Monday, 30 July 2012

Putin´s faithful servant Mark Adomanis criticizes the Guardian

Mark Adomanis, writing in Forbes magazine, continues his attacks on the Guardian´s coverage of Putin´s mafia state.  This time it is one of the Guardian´s "increasingly frequent editorials against Putin" which has angered this faithful servant of the Russian dictator: 

"The Guardian Seriously Overestimates Vladimir Putin's Weakness  and Vulnerability"

I understand that Russia’s political institutions are much more brittle than those of any Western democracy and that Putin is therefore far more vulnerable to a sudden change in public opinion. But, since it has sufficed in the past, 2/3s approval would seem to be sufficient for the broad continuation of the status quo.  
I can fully understand and sympathize with The Guardian’s evident desire to see Putin replaced: the Pussy Riot trial really is quite a revolting bit of political theater, and it stands to reason that such stunts will only become more common as the Kremlin seeks to drive a wedge between the progressive and conservative parts of Russian society. But I think it’s a big mistake to over-estimate Putin’s weakness and vulnerability: this will tend to raise expectations that cannot possible be fulfilled. Perhaps I’m wrong, but it looks to me like Russia’s current economic and political trends suggest maintenance of the existing system, however rotten and objectionable that system may be.

In this column Adomanis again uses the same technique that he has applied so many times before: First he pretends to "understand and sympathize" with those who criticize the dictator, but his conclusion is always that they are wrong and that Putin is safely in charge.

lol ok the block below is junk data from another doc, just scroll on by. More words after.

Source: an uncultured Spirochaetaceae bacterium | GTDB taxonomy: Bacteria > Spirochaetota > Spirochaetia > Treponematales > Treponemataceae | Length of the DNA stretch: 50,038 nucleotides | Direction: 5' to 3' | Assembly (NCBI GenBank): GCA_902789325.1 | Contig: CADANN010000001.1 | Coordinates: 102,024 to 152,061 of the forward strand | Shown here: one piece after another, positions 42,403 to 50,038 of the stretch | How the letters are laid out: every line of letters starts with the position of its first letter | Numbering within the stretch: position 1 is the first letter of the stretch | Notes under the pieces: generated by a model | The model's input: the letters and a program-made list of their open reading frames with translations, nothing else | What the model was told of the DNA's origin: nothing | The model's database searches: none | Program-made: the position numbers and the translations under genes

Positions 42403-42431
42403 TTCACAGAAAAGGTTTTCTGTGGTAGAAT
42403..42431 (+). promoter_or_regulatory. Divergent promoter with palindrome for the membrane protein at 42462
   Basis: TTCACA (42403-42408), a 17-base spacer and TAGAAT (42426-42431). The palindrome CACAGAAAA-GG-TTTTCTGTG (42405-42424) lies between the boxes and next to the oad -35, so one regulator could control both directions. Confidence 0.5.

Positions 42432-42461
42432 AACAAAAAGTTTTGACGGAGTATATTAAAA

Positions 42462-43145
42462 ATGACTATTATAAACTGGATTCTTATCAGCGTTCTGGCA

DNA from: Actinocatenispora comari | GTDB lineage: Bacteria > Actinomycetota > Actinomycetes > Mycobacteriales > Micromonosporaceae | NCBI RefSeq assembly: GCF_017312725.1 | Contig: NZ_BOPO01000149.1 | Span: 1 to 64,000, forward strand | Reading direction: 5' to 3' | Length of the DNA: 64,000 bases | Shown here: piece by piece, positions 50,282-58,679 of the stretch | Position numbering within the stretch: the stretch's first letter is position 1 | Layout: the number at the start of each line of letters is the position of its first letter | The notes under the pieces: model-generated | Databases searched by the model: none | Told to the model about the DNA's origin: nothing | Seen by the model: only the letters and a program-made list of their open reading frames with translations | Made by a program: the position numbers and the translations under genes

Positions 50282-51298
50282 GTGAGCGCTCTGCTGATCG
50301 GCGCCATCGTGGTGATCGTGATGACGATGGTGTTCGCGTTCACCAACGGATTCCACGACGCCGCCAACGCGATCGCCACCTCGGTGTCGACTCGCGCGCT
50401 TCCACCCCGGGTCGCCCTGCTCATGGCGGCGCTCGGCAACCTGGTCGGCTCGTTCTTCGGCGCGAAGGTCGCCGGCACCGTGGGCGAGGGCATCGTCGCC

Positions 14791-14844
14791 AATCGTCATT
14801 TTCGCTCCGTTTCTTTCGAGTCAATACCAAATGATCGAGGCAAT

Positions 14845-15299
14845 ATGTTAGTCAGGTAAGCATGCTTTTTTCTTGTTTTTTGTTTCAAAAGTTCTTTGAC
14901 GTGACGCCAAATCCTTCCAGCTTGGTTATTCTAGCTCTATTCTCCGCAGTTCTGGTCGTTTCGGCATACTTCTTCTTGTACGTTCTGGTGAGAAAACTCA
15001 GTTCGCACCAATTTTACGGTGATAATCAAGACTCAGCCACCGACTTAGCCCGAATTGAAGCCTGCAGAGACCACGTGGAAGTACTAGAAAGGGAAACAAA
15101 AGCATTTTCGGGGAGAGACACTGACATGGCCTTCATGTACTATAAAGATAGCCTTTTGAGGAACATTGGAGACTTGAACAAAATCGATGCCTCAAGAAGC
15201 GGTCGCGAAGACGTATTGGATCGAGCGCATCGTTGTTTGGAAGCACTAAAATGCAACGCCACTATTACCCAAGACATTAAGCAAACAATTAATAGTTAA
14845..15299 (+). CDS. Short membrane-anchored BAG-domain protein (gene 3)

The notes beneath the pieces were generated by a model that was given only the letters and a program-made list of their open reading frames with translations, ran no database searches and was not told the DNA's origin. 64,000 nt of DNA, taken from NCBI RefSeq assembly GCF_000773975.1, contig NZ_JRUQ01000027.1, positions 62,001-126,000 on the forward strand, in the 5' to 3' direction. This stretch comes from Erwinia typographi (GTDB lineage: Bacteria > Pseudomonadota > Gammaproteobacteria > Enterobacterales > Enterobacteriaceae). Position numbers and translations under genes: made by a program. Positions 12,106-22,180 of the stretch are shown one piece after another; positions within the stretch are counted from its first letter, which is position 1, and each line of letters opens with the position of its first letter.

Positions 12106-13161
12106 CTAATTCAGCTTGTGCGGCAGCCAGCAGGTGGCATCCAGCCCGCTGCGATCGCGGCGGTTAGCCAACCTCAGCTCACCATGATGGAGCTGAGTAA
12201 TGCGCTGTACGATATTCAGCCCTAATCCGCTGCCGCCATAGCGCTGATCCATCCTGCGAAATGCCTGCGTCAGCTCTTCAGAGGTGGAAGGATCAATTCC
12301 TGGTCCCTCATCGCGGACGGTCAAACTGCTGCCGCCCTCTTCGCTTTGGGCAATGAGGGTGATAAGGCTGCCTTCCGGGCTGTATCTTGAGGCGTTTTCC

The Guardian, of course, knows Russia much better than the self-proclaimed Kremlin "expert" Adomanis: 

For now Putin remains unassailable and secure. His response to growing disquiet has been even further repression. Parliament has rushed through new legislation giving Putin ever greater powers to stifle opposition. Even before he marks his 100 days in power in the middle of next month, the new laws include a requirement for non-governmental organisations to carry a "foreign agent" tag; the right for government to block access to blacklisted internet sites purportedly dealing with child pornography and drug abuse and the recriminalising of slander and libel (decriminalised six months ago by Putin's predecessor, Dmitry Medvedev), and the imposition of huge fines.
Repression will continue to work until such point as the anxiety and anger moves from the fringes to the centre of Russian society. That has not yet happened. But political power is based on trust, faith and confidence. It is a delicate ecosystem that can come apart if warning signals are not properly heeded. The Kremlin are looking less sure-footed than they once did. Their reaction to Pussy Riot is a case in point. It would be deeply ironic if the actions of a group of bright, articulate young women were to signal the beginning of the end for the world's most macho political leader.

Read the entire article here

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